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April 05, 2002
Corporate Sustainability Reporting Is Here to Stay
    by Mark Thomsen

The Global Reporting Initiative, an organization working to make corporate performance more transparent, was formally inaugurated as an independent institution yesterday.

The Global Reporting Initiative (GRI) was officially launched as a permanent institution yesterday at an event held at the United Nations in New York. Since 1997, GRI has been leading a worldwide, multi-stakeholder effort to establish standards for how corporations report their economic, environmental, and social performance. It was announced at the inauguration that the newly independent organization will be headquartered in Amsterdam, The Netherlands.

"By offering guidelines that enable companies to report on their work to improve environmental and social conditions, the GRI has a unique contribution to make in fostering corporate transparency and accountability far beyond financial matters," said U.N. Deputy Secretary-General Louise Frechette in her opening remarks.

GRI was convened originally by Boston-based Coalition for Environmentally Responsible Economies (CERES) and the United Nations Environmental Programme (UNEP). GRI's framework for corporate reporting, known as the Sustainability Reporting Guidelines, is still a work in progress. Thousands of representatives from the business, accountancy, and investment sectors as well as from environmental, human rights, and labor organizations have been developing the guidelines through a step-by-step process.

The first draft of the guidelines was reviewed by twenty-one pilot test companies, other firms, and a diverse group of non-corporate stakeholders between 1999-2000. The second version of the guidelines was released in June of 2000 and was pilot tested by thirty-one companies. The third version of the guidelines is expected to be released this coming July.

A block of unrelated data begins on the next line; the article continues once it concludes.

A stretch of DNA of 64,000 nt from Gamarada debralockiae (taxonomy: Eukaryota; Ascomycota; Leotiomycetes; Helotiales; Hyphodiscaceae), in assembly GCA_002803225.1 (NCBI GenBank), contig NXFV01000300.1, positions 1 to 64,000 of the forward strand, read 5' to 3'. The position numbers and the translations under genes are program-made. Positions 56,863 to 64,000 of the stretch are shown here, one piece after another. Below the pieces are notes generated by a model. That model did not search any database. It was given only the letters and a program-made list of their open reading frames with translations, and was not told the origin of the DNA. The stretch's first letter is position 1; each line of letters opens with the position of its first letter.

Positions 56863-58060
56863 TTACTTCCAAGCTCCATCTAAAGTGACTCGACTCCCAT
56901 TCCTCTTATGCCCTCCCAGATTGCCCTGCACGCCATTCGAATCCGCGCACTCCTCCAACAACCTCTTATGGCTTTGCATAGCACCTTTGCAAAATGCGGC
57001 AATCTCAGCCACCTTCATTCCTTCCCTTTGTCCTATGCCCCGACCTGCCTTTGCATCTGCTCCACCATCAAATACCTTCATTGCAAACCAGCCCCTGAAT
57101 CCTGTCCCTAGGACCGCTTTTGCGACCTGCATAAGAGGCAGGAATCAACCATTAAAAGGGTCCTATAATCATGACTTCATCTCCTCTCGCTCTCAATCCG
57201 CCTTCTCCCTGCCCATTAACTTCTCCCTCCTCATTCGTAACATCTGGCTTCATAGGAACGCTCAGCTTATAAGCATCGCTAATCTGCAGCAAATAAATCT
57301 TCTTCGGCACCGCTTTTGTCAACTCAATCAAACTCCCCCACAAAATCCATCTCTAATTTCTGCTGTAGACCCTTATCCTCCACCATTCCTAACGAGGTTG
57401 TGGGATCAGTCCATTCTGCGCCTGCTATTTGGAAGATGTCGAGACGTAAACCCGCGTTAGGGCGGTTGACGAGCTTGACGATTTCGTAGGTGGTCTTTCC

According to GRI, more than 110 companies from around the world have used the Sustainability Reporting Guidelines in reporting aspects of their economic, environmental, and social performance. Companies include Bristol-Myers Squibb (ticker: BMY), Danone (DA), Electrolux (ELUX), Ford (F), General Motors (GM), NEC (NIPNY), Nike (NKE), Novo Group (NVO), and Nokia (NOK).

More and more large companies are viewing sustainability reporting as a necessity. A survey conducted by CSR Network Limited, a UK-based international consultancy, shows that environmental reporting increased for the 100 largest firms (G100) listed in Fortune magazine's August 2000 Global 500. In 2001 more than half of the G100 produced global environmental reports, which is a first. In 1999 only 44 out of the largest 100 companies issued reports on environmental performance.

Many companies view increasing transparency through sustainability reporting as a chance to gain competitive advantage. Increased transparency can strengthen a company's relationships with stakeholders such as investors and local communities. But some companies also view sustainability reporting as an opportunity measure their own results and identify places where they can improve.

"The GRI Guidelines have encouraged us to take a more comprehensive look at our performance according to the triple bottom line of economic, environmental, and social responsibility," said Harry Kraemer Jr., CEO of Baxter International (BAX), who spoke at the event. "Now through our sustainability report we are able to bring these together to show the synergies and interrelationships in defining our success and responding to diverse stakeholder interests."


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